base class of gii default controller

Since gii is a module and sometimes the owner application would take more control over it, it would be useful if the DefaultController (system.gii.controlers.DefaultController) would be inherited from Controller instead of CController, like usually the controllers of other modules.

That’s exactly the reason why you’d want to extend Gii

I think each module should be as independent as possible. So it shouldn’t make assumptions about which Controller class the hosting application provides…

Like I said earlier: extend Gii - make a custom generator.


What happens is that the default Gii generators generates code for the default generated web application.

Feel totally free to customize both.

Normally, people just create their own Gii extensions.

Well, i particularly thought about "just" the controlling the authorization and authentication of a module.

A module is usually intended to be used as an organic part of different applications, not a kinda standalone app. I think a well-designed module’s access role system have to be customized properly from any owner application.

Subclassing all controllers (even the modules’ ones) from a base app-defined one seems like a good practice to me to tend there. Many extension modules (eg. Dashboard, User, Giix) follow that convention.

I understand the problems (struggling with the same at the moment). I’m not yet sure how I’ll solve them, but one idea was:

In module’s base-controller (derived from CControler), check for a certain app param (maybe “baseAccessRules”), then merge the module specific access rules with those. If the param is not set, use a fallack - in general, I use

class MyModBaseController extends CController {

  public function accessRules() {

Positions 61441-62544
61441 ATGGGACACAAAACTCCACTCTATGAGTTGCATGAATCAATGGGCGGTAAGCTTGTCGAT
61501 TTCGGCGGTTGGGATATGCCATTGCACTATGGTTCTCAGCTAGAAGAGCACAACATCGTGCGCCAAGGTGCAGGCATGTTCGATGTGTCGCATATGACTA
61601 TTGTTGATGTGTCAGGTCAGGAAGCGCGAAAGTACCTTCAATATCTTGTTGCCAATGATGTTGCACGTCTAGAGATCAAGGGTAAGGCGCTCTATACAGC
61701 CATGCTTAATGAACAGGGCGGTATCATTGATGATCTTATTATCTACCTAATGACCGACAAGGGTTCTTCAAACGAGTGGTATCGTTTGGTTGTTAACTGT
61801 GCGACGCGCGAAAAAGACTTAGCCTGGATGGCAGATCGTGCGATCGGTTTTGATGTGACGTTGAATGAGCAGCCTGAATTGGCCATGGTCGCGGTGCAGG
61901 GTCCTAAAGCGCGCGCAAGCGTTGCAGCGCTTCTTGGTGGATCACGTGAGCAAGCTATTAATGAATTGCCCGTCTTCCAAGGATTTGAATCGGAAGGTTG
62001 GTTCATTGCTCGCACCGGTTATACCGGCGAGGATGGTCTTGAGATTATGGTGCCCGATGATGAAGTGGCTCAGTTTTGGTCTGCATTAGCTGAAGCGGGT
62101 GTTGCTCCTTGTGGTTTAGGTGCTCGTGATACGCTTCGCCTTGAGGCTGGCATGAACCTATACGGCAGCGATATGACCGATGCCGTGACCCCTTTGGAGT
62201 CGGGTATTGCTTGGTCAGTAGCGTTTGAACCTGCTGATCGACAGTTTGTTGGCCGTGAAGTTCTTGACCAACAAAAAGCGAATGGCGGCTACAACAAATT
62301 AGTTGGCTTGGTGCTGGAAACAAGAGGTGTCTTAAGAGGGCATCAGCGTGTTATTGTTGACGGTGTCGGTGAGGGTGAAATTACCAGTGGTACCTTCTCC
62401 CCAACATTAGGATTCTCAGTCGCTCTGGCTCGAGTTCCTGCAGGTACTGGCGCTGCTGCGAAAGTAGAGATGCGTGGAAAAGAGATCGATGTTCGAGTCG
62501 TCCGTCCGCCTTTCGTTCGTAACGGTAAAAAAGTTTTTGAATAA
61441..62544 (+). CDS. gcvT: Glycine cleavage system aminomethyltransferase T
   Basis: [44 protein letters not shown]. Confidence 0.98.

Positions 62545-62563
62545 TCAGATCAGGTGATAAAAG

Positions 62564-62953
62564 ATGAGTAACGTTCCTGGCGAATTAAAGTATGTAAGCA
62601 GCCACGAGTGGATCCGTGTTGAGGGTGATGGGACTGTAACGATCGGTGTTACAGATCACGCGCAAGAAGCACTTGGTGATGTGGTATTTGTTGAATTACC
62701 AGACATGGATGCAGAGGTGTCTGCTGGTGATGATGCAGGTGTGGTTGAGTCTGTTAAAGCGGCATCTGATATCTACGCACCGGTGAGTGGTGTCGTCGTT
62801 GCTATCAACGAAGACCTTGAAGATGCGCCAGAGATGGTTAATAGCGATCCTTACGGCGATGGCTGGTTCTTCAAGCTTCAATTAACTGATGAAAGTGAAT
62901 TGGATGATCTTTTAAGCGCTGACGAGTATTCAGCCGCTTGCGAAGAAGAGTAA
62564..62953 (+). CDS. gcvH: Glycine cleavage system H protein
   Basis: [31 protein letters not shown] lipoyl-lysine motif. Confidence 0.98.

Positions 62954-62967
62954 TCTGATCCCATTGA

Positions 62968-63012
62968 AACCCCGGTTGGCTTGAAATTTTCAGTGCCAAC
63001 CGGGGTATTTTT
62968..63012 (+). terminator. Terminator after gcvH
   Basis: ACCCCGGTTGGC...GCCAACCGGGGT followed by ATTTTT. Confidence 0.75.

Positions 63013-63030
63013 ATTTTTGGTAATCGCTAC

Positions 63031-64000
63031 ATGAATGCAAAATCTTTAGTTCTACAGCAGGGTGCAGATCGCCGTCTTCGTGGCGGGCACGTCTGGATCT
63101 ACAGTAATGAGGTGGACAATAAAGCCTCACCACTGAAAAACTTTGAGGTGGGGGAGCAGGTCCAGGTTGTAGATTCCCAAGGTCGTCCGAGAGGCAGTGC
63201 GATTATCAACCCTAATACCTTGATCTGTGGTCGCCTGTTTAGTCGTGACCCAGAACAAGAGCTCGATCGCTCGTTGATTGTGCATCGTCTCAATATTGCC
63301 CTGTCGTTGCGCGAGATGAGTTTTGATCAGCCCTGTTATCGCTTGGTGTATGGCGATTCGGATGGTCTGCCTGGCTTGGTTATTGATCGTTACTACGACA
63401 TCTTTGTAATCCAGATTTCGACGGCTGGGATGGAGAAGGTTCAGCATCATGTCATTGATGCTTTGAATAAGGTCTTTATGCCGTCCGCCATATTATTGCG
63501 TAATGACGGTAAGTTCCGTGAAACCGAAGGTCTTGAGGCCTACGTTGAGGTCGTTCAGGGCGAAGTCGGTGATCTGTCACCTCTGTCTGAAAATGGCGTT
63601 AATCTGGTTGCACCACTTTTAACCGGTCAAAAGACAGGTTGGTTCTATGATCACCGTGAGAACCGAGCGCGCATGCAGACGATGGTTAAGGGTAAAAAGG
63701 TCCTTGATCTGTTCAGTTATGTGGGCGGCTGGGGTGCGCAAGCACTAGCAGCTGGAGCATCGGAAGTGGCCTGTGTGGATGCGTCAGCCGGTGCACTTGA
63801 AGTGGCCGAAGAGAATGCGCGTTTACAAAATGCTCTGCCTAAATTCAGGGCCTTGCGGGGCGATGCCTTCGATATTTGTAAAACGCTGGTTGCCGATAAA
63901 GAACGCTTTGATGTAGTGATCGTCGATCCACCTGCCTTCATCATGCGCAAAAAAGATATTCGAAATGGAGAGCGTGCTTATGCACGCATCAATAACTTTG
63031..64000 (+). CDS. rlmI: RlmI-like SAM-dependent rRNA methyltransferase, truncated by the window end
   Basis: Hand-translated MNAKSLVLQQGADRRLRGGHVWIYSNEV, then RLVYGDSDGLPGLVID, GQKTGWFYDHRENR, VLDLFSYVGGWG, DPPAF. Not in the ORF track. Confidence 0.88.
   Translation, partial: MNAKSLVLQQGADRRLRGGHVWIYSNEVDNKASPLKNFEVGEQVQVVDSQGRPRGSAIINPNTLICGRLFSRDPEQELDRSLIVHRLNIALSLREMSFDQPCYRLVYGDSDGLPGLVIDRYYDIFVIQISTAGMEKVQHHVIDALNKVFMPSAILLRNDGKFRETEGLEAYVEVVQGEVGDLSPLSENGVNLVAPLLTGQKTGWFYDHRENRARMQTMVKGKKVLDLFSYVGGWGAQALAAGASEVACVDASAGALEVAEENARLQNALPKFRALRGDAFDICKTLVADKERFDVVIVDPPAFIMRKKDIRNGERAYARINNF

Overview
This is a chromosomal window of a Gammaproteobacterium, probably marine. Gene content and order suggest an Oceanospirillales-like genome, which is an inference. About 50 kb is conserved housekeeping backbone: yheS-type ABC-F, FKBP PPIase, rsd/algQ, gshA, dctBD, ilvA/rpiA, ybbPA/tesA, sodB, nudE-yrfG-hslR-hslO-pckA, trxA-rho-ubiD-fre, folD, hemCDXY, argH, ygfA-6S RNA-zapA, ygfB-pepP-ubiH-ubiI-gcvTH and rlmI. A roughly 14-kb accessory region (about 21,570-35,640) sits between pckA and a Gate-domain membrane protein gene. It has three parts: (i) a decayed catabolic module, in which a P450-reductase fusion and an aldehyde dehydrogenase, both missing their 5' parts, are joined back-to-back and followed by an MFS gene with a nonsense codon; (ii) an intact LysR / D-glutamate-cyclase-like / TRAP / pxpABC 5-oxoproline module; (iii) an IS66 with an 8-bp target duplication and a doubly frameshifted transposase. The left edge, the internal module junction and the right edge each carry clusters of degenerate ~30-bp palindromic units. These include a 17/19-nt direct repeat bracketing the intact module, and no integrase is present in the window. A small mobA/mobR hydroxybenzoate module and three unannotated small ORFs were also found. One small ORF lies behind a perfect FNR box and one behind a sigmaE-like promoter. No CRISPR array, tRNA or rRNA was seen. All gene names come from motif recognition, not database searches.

$appBaseRules = isset(Yii::app()->params['baseAccessRules']) ? Yii::app()->params['baseAccessRules'] : array(

      array( 'deny', 'users' => array('?') ),

      array( 'deny' ),


    $modBaseRules = array(



    return array_merge( $appBaseRules, $modBaseRules );


This will redirect guests to the login form and will forbid access to already authenticated users. Every concrete controller of the module extends those rules with a whitellist:

class MyModModelController extends MyModBaseController {

  public function accessRules() {

    return array_merge(array(

      array( 'allow', 'roles' => 'MyModModelManager' ),

    ), parent::accessRules());


So now with this, the module makes no assumptions about classes that must be provided by the hosting application. The only assumption is an appParam. But this can be declared in config without changing the app’s actual code and even if it is not defined, the module will work with a reasonable fallback solution.

To modify this behavior, and to grant admins access to all actions, the app could define in it’s config:

'params' => array(

  'baseAccessRules' => array(

    array( 'allow', 'roles' => 'admin' ),

    array( 'deny', 'users' => array('?') ),

    array( 'deny' ),



yes, using app’s config file is a smart concept, i use the subclassing from the app’s Controller essentially the same way.

Anyway i guess you also feel the point: any modules’ authxxx system should be customized from the owner app without extending the module by a new one :)